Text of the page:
BiographyDenver, Colorado, USA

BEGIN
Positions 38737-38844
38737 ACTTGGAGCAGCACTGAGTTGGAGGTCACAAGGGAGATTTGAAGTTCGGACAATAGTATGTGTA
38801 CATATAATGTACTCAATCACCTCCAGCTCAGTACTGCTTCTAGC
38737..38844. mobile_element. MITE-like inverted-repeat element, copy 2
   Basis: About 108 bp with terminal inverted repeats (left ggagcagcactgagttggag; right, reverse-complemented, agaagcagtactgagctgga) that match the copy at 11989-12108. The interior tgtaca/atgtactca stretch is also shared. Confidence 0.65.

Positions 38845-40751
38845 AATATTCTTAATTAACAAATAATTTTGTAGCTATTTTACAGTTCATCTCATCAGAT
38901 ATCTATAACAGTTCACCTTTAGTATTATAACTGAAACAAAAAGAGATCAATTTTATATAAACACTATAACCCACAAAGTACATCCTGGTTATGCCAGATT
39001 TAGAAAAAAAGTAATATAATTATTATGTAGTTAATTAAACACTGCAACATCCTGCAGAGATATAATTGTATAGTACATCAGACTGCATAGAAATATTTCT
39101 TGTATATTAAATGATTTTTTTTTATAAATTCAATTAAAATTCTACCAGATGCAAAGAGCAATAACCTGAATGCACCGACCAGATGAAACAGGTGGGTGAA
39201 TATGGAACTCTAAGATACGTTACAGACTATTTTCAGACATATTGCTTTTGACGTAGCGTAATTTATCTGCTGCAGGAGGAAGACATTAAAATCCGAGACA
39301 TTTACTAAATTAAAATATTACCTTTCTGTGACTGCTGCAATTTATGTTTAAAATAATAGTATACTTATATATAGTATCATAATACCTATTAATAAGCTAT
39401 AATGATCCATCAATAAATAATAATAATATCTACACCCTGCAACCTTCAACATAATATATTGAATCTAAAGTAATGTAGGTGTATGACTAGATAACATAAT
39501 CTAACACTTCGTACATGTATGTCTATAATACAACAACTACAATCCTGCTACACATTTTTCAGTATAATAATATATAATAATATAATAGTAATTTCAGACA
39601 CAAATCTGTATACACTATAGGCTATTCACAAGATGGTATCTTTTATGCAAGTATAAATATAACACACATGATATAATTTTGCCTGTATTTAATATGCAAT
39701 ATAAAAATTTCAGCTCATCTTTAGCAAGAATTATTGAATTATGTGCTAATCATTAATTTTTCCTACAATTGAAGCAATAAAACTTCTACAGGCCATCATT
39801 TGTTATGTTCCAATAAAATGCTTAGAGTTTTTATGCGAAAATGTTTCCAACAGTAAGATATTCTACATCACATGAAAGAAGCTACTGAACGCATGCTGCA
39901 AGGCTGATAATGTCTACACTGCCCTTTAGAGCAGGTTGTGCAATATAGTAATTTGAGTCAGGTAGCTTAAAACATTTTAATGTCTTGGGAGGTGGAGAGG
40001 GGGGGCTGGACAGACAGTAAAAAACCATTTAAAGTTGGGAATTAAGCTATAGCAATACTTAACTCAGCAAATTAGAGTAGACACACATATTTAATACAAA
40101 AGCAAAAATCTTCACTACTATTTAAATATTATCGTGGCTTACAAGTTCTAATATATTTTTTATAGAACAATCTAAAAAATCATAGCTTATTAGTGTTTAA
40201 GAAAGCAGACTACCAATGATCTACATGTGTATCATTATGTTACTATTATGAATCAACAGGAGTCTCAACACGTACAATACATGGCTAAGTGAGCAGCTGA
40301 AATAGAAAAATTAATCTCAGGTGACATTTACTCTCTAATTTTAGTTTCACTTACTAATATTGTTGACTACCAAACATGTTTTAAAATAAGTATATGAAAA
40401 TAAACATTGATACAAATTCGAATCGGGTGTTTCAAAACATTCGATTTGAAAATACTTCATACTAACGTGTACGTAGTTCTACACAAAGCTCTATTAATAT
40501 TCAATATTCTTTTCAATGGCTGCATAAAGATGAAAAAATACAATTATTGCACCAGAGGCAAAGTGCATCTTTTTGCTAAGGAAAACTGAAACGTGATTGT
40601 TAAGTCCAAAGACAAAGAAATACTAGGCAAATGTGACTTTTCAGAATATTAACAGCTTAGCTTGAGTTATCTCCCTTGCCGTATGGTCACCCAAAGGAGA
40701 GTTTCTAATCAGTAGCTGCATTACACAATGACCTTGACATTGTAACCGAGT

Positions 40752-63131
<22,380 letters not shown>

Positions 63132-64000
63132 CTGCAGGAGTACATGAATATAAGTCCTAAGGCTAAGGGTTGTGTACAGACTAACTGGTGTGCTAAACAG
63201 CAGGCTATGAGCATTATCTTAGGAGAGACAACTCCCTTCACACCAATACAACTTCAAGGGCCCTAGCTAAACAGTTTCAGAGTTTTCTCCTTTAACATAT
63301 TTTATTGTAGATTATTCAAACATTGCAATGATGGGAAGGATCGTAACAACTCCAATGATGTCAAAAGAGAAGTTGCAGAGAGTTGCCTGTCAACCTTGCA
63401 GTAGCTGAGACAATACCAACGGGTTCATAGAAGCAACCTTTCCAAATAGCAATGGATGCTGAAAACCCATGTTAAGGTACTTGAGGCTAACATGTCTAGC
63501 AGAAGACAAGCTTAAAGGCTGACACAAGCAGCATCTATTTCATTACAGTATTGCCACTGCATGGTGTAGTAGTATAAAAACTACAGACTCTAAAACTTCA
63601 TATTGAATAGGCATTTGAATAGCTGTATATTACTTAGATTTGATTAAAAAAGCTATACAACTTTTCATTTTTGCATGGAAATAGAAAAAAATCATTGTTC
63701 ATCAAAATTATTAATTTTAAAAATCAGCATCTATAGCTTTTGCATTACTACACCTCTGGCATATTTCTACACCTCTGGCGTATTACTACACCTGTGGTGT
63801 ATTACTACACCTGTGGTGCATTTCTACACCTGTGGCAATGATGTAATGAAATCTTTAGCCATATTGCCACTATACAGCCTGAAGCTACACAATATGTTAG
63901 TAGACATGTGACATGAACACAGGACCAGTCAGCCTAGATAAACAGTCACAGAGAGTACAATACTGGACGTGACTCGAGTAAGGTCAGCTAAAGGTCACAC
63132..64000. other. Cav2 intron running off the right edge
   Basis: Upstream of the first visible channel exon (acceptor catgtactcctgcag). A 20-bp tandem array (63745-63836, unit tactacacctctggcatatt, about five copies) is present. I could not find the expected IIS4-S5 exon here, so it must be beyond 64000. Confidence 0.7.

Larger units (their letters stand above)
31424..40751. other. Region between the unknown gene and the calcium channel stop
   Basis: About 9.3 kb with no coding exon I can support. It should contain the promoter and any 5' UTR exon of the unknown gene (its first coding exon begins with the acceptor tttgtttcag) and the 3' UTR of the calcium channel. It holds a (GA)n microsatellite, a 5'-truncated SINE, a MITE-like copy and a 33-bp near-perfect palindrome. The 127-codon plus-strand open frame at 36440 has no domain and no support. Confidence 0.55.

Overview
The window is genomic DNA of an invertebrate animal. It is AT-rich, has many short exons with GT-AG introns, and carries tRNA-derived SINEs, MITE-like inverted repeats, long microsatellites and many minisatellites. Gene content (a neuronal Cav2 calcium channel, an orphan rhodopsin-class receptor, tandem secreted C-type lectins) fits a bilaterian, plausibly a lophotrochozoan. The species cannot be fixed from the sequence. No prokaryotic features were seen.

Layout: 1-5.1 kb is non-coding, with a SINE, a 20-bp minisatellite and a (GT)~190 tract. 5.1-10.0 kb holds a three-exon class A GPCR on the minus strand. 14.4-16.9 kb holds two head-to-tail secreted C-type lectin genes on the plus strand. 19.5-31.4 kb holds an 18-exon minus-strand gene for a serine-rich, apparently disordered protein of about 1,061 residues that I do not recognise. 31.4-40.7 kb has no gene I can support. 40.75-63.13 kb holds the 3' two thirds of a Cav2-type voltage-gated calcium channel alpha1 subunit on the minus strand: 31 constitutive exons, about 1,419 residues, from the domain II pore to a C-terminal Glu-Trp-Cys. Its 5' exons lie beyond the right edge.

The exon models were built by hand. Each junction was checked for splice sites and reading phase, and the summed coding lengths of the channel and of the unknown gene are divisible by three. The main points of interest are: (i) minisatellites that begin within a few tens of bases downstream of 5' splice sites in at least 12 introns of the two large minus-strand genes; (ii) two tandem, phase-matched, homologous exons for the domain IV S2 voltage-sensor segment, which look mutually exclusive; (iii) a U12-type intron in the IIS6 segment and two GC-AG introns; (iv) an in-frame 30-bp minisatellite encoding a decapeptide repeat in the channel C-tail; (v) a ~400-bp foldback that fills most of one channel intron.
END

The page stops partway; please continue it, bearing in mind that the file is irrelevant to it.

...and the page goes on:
Robert McKimson was born on October 13, 1910. He started his career in animation, along with many others, as an artist for Walt Disney's Oswald the Rabbit in 1928. After Disney went to produce Mickey Mouse cartoons, Hugh Harman & Rudolph Ising went to Warner Brothers to direct and co-produce cartoon shorts, along with producer Leon Schlesinger. McKimson was one of the many artists who tagged along. During his career at Warner Brothers, Robert McKimson developed into one of the most gifted artists ever. In fact, he was an animator under nearly all the major WB directors. Read more... Rudolph Ising (1930-1933), Friz Freleng (1933-1937), Frank Tashlin (1937-1938), Chuck Jones (1938-1940), Tex Avery (1940-1941), and Bob Clampett (1942-1946; animating under Clampett's supervision was when McKimson's drawing talents truly began to blossom). Robert McKimson was in part responsible for developing Bugs Bunny's popularity during the 1940's. Between 1942 & 1943, Bob Clampett gave a Bugs Bunny modeling assignment to McKimson, which soon became the basic Bugs Bunny model for all Warner Brothers animators. The models are still in use for WB animators of today. He also designed the familiar design in which Bugs Bunny leans on a tree while eating a carrot, which was originally on display at a Los Angeles department store for a holiday sale. McKimson finally got his chance to direct in 1943, in the WWII short, "Return of Mr. Hook, The". His premiere short, "Daffy Doodles", was released in 1946. His earlier supervising efforts was influenced by none other than Bob Clampett, the last director he worked for. During his earlier directing efforts, Robert McKimson's brother, Charles McKimson, became his leading animator, who had previously been working at Warner Brothers as an animator under Tex Avery's supervision. Thomas McKimson, Robert's second brother, was also an animator for Warner Brothers, mainly under Bob Clampett's supervision; he was also a background & layout artist for Clampett's later WB cartoons. Drawing had apparently ran in the McKimson family. As director, Robert McKimson was responsible for the creation of such WB characters as Foghorn Leghorn, Barnyard Dog, Hippity Hopper, Bobo the Elephant, Tasmanian Devil, Sylvester Jr., and Speedy Gonzales, and helped develop the personality of other characters like Bugs Bunny, Daffy Duck, Porky Pig, and Elmer Fudd. He only directed two Oscar-nominated toons; "Walky Talky Hawky" (1946), and "Tobassco Road" (1957). Robert McKimson's supervising success was partially because of the writing efforts of Warren Foster. However, when Foster was 'permanently' placed under Friz Freleng's writing unit in 1956, McKimson's writing unit was replaced by Tedd Pierce. That was when his supervising talents began to slip. In addition, he lost all his original animators (not nearly having the same dramatic effects for the other Warner Brother directors), including Charles McKimson. Robert did some of the animating under his supervision for a while between 1955 & 1956, until he got a new team of directors, which completely changed his stylization. Along with the change of writers & artists, Robert McKimson soon developed a 'squarer style', which from that point on scarred his cartooning career as his quality began to fall behind the other WB directors. The close-up of the original Warner Brothers' Cartoon Studio in 1963 was when Robert McKimson's career started to hit rock bottom. When the original WB Cartoon Studio closed, Friz Freleng quickly teamed up with David DePatie to form DePatie-Freleng Enterprises, in hopes of creating more WB cartoons. McKimson naturally tagged along, directing most of the less popular toon shorts of the 1960's, even the ones under Billy Hendrick's WB production in the latter of the 60's after DePatie-Freleng left WB in 1967. After the Warner Brothers cartoons' second diminishment in 1970, McKimson returned to DePatie-Freleng Enterprises to direct some Pink Panther cartoons. At that point, the careers of a lot of the remaining cartoonists, whom were once well-known during the 40's & 50's, had been detracted as well. In 1977, on his 66th birthday, McKimson had a doctor's appointment, when he was listed in good health. He decided to celebrate that evening. Unfortunately, while he was dining at a Burbank restaurant with Friz Freleng and other colleagues, Robert McKimson died of a massive heart attack (known as coronary). This came only years before his cartoons became part of the Warner Brothers' 'Looney Tunes renaissance' of the 1980's. Robert McKimson's cartooning career since its decline in the early 1960's, and his relatively early death in 1977 had mostly been pushed in the background from true recognition. But among many of today's cartoonists, McKimson still remains one of the most influential artists ever.